Pregnant Jackson keeps opening her mouth

l0ki

New Member
Hello... so I got my female chameleon more than a month ago and we were told that see was pregnant. Since then she has been eating and drinking fine. But just today I observed that she keeps opening her mouth really wide and shutting it right back. I've read in some posts that when they open their mouth they might be too hot but I've misted the plants quite a few times and she still continues to do that. Any help and general info about pregnant jackson chameleon behavior will be appreciated! Thanks in advance.
 

Dgood

Established Member
Hello! I have a female jacksons as well, she lives in a 2x2x4 screen cage, she is about 6-8 months old I'm not sure. I noticed her doing the same thing(as far as I know she is not pregnant:confused:) as she would be up top of the cage or in her basking spot, which houses a 75 watt heat bulb. The lamp was about 11/2 feet above her cage and it was just still too hot for her. but jacksons prefer little heat and more humidity, so I just switched my heat bulb to a normal 40 watt house bulb which works perfect, her basking spot would stay at 80-82 which is perfect. She still opens her mouth from time to time but only for 10 seconds or so. Ive read a lot on the forums, and from what it sounds like jacksons tend to open there mouths from time to time, with no sign of mouth rot, R.I., sinus/gland infection, and with good husbandry. So I guess don't feel alone :D
 

Lovereps

Avid Member
Welcome to the forum!
It's always nice to welcome a fellow Jackson's cham keeper :)
You are very wise for asking questions here.
You do really need to know what the temperature is in her basking spot and in the rest of the enclosure to be sure what is going on and to ensure that her temps are ideal.
Jackson's need much cooler temps and higher humidity to stay healthy than Veiled, Panther and many other chams do.
Please read this excellent Jackson's caresheet for more care details:https://www.chameleonforums.com/care/caresheets/jacksons/

The more varied her diet is and the better nutition her feeders get, the better her nutrition will be.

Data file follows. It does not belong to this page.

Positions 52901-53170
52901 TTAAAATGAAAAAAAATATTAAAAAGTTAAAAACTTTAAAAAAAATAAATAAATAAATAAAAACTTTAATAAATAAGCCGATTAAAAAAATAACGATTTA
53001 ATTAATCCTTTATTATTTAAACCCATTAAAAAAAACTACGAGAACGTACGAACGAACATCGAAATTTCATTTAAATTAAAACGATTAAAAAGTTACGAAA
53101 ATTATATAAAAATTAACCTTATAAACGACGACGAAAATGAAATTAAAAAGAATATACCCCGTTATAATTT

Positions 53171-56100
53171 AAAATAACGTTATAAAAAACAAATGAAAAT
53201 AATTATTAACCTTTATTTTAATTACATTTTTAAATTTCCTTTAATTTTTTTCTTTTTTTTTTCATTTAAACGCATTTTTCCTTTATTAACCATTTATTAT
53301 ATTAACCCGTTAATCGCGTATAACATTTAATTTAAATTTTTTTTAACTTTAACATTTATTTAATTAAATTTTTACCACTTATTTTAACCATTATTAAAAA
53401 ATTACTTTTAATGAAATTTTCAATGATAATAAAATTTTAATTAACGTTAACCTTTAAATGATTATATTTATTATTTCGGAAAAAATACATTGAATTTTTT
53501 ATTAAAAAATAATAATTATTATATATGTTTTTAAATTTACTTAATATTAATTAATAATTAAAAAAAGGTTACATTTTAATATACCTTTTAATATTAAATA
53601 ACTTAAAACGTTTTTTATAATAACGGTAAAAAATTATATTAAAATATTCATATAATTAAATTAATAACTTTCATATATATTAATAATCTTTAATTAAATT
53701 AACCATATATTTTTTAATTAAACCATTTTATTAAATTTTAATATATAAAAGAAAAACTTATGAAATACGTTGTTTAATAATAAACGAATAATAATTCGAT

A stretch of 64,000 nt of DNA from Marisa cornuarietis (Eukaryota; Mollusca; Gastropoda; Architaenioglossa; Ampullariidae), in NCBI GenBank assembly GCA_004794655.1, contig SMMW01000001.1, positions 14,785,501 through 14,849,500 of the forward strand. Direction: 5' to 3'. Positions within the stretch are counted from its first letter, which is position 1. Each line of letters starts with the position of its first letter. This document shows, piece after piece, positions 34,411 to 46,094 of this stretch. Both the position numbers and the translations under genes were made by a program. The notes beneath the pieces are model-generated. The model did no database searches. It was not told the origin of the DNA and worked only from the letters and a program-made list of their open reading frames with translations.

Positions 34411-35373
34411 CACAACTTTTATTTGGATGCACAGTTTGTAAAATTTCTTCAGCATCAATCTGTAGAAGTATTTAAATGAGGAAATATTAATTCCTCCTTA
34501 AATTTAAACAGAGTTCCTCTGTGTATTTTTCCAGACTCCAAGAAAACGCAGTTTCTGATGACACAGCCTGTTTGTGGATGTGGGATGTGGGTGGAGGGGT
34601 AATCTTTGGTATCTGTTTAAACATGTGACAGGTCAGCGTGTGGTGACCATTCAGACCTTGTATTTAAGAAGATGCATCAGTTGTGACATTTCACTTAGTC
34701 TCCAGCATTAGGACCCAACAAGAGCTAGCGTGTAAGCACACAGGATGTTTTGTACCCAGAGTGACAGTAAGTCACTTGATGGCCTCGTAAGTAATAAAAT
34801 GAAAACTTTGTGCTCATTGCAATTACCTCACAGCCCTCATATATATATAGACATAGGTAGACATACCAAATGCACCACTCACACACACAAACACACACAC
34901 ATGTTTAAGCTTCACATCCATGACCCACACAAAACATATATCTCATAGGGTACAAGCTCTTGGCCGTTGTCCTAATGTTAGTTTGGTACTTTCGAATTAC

Please read this for more info:https://www.chameleonforums.com/care/food/

In addition to a well fed variety of feeders, I lightly dusted most of my pregnant Jackson's feeders with calcium without D3, unless they were already a calcium-rich feeder like Phoenixworms or silkworms.
Her feeders were also dusted 1x a month with Reptivite multivitamin without D3 and 1x a month with calcium with D3.
Overdoing supplement dustings is known to be harmful to Jackson's and other montane type chams.
Calcium without D3 is the most frequently used dust and is more difficult to overdo than the multivitamin and calcium with D3 are.

Gaping can indicate overheating, breathing issues or is used to scare you away when a cham feels threatened.

Jackson's are most often rather shy and pregnancy will make even a trusting female much more wary of people.
She knows that she is more vulnerable and perhaps feels the need to protect her unborn babies.
Hands off, while a good policy for non-pregnant females, is even more important for a pregnant female.
The less stress she deals with, the better.

Typically, a female will eat much less or stop eating as she nears giving birth.
Unlike many other chams, Jackson's females give birth to live babies instead of laying eggs.

My female moved around her cage a lot the day before giving birth and she gaped repeatedly during the morning she was "in labor".
Generally, the babies are born before Noon.
Baby Jackson's are tinier than you may think---about the size of a cricket and not much different in color.
They need to be carefully removed to their own enclosure as soon as they are found.
Momma will eventually get hungry and the babies are cricket size.
You can also read this thread and others for ideas on how to care for the babies:
https://www.chameleonforums.com/newbie-need-info-neonate-jacksons-chameleon-care-115059/
You'll want to have everything on hand in advance, since it will lessen the stress on you when the babies are born.
The number of babies usually ranges between 10 and 30, with around 20 being quite common.
 
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